LPL has partnered with the ASTEROIDS Laboratory (Asteroid Science, Technology and Exploration Research Organized by Inclusive eDucation Systems), a new, multi-disciplinary research and educational unit based in the UArizona Aerospace and Mechanical Engineering (AME) department and sponsored by NASA’s Minority Undergraduate Research and Education Program (MUREP). The laboratory will apply planetary science principles to conceive, implement and validate space technologies—from systems design and control solutions, to robots and sensor networks, to mobility and excavation platforms for asteroid exploration and mining. The new lab is creating dozens of direct research opportunities for undergraduate students, thereby increasing the diversity of student and faculty involvement related to small missions in near-Earth space.
Students who join ASTEROIDS lead their own research projects under the mentorship of faculty and work with a team of experienced graduate students and staff to build a space-bound CubeSat that will advance planetary science objectives. The project's principal investigator, Professor Jekan Thanga (AME), leads engineering efforts to develop small satellite mission concepts. Professor Erik Asphaug (LPL) directs the scientific research and oversees how theories and models will be translated into hypotheses that can be tested by experiments and missions. Dr. Stephen Schwartz (LPL) serves as Technical Program Manager; he is also a Participating Scientist on the OSIRIS-REx asteroid sample-return mission and an instrument co-investigator on the Hayabusa2 mission. Before becoming the project's Administrative Program Manager, Layne Crawford was a science teacher at Desert View High School (Tucson); while a student at UArizona, Layne was a NASA Arizona Space Grant intern who studied HiRISE Mars data with Regents' Professor Alfred McEwen. “I want to draw on that history to assist in building similarly impactful and life-shaping experiences for our students,” says Crawford. Other ASTEROIDS co-investigators include: Research Professor Greg Ogden (Chemical and Environmental Engineering) who studies propulsion with a focus on water extraction and propellant production from in-situ resources found on asteroids; Professor Desiree Cotto-Figueroa (Universidad Puerto Rico, Humacao), who investigates the geomechanical properties of meteorites and is a Survey Team member for the upcoming NEO Surveyor Mission; and Professor Dennis Just (Astronomy/Physics, Pima Community College) who provides overlapping research and education opportunities to Pima students.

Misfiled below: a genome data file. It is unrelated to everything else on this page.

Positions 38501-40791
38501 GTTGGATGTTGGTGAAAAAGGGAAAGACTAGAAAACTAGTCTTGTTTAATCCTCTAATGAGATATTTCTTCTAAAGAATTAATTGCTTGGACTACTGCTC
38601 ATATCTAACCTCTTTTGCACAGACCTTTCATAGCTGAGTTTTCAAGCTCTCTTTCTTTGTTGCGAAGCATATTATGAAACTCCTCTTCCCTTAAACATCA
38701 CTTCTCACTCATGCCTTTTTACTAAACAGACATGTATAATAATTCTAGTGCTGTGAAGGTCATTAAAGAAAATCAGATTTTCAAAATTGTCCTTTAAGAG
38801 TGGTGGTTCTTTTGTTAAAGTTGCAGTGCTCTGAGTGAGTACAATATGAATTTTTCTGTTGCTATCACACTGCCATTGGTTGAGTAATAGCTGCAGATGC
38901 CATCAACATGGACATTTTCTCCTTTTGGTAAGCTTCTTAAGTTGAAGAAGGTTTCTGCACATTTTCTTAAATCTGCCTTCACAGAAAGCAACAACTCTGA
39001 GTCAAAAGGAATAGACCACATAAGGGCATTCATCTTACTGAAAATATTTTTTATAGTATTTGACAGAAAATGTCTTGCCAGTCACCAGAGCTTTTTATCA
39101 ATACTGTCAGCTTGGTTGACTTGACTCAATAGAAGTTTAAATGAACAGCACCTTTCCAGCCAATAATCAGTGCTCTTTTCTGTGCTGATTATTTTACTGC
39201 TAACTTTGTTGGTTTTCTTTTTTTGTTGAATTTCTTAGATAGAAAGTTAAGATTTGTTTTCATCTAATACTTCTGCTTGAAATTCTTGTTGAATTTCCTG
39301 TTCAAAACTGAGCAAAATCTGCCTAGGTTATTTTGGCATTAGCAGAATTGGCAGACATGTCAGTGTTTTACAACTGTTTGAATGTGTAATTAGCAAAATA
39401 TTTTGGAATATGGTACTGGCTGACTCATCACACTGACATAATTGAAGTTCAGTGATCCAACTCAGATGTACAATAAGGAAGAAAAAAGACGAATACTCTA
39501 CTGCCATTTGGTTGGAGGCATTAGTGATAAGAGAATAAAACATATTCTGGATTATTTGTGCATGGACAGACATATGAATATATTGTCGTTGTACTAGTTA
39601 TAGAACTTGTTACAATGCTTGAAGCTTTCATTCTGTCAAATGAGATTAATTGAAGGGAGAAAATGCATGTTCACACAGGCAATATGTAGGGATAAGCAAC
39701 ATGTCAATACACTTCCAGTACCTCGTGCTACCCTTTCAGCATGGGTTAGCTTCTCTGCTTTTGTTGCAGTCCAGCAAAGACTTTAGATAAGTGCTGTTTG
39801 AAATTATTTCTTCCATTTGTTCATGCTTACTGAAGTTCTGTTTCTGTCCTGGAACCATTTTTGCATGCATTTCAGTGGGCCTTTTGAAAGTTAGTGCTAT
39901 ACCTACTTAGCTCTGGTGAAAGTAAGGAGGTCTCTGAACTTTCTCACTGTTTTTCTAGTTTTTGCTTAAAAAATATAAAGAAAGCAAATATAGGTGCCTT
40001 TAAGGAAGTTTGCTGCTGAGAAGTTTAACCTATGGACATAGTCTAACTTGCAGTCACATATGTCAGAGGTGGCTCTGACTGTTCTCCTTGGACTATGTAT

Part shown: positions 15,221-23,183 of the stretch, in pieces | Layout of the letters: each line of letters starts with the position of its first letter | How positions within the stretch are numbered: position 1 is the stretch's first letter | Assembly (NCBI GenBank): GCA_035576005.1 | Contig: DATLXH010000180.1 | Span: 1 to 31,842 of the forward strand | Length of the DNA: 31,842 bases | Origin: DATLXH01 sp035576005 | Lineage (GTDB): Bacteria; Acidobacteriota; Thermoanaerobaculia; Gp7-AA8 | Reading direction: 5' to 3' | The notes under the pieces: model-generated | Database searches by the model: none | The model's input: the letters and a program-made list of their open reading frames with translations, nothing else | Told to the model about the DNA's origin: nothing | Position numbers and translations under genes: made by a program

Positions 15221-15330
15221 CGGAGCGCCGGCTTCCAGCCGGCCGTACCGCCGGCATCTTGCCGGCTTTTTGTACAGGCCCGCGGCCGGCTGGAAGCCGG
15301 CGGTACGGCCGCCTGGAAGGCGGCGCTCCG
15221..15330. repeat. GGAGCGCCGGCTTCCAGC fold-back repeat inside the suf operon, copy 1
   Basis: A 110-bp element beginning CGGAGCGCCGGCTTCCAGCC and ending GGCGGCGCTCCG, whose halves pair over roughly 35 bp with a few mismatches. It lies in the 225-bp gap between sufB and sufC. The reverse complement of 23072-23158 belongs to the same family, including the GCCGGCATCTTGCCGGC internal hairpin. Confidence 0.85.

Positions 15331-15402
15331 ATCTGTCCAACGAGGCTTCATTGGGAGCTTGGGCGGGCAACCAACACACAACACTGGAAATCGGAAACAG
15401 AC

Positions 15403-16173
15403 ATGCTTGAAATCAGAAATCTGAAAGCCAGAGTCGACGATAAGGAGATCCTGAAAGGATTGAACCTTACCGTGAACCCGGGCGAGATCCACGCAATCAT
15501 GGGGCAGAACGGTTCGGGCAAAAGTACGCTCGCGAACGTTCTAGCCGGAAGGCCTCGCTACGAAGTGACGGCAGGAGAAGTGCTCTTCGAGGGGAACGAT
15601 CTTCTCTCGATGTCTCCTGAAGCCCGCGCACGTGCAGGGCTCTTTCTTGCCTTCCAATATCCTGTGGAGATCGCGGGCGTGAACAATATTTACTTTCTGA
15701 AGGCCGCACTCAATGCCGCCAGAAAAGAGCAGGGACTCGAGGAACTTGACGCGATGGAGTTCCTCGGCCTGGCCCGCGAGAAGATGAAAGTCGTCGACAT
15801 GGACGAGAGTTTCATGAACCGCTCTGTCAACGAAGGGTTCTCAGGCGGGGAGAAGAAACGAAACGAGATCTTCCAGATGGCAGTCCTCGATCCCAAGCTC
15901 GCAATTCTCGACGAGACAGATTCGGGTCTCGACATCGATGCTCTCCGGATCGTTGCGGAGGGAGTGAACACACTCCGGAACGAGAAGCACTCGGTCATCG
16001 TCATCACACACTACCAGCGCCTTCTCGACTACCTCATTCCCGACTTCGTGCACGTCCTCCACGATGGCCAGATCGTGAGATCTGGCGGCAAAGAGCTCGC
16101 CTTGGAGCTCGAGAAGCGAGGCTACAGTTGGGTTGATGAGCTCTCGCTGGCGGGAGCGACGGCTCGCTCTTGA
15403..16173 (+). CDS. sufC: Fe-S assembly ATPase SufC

One of the centerpiece activities for the ASTEROIDS Laboratory is the development of AOSATs, or Asteroid Origin Satellites. These relatively low-cost 3U CubeSats, each about the size of a loaf of bread, are being designed to orbit the Earth and spin at approximately 1 rpm (the speed of a clock's second-hand) to simulate the weak but non-zero gravity field of asteroids. AOSATs have a customizable chamber that can be used for studying basic physics of asteroid accretion and evolution, or for testing technological approaches to asteroid mobility and excavation, or for developing approaches to water or mineral extraction under realistic gravity. Lessons learned from these AOSATs will be applied to the design of larger Earth orbiting satellites that can serve as permanent low-gravity research testbeds for the full-scale validation of future asteroid technologies, from exploration to resource extraction to hazard mitigation. “With our moral support, the students are taking leading roles in the conceptualization, design and development of small-satellites and are advancing a myriad of space science and technology concepts,” says Thanga. “Our program is seeking to empower a new generation of students bursting with optimism and that is representative of the rich diversity of modern America with much the same can-do spirit of the 1960s space program, fearlessly try, do, fail and try again till you succeed!”
In that spirit of exploration, the ASTEROIDS program encourages new ideas and unconventional methods—examples include: efficient sample return from dozens of asteroids in one mothership mission; multi-spacecraft deployments of seismic and ground-penetrating sensors for global imaging of asteroid interiors; coordinated swarms of small-satellites to perform rapid imaging, multipoint observations, and persistent observations of surface features or events; orbiters that can perform multiple landings and resource assessments balanced on one or two extended booms; and a tiny inflatable lander that stays upright as a low-cost imaging/sensing outpost or node on the rapidly-rotating landscape. “Those of us who grew up on Star Trek know that the spaceships of the 23rd century will be made out of asteroid materials,” says Asphaug. “The science and engineering fields in academics can do much more to be representative of the diverse populations that we serve, and by focusing on small missions we’re creating a kind of melting pot where a lot of new ideas can come together and rapidly advance.”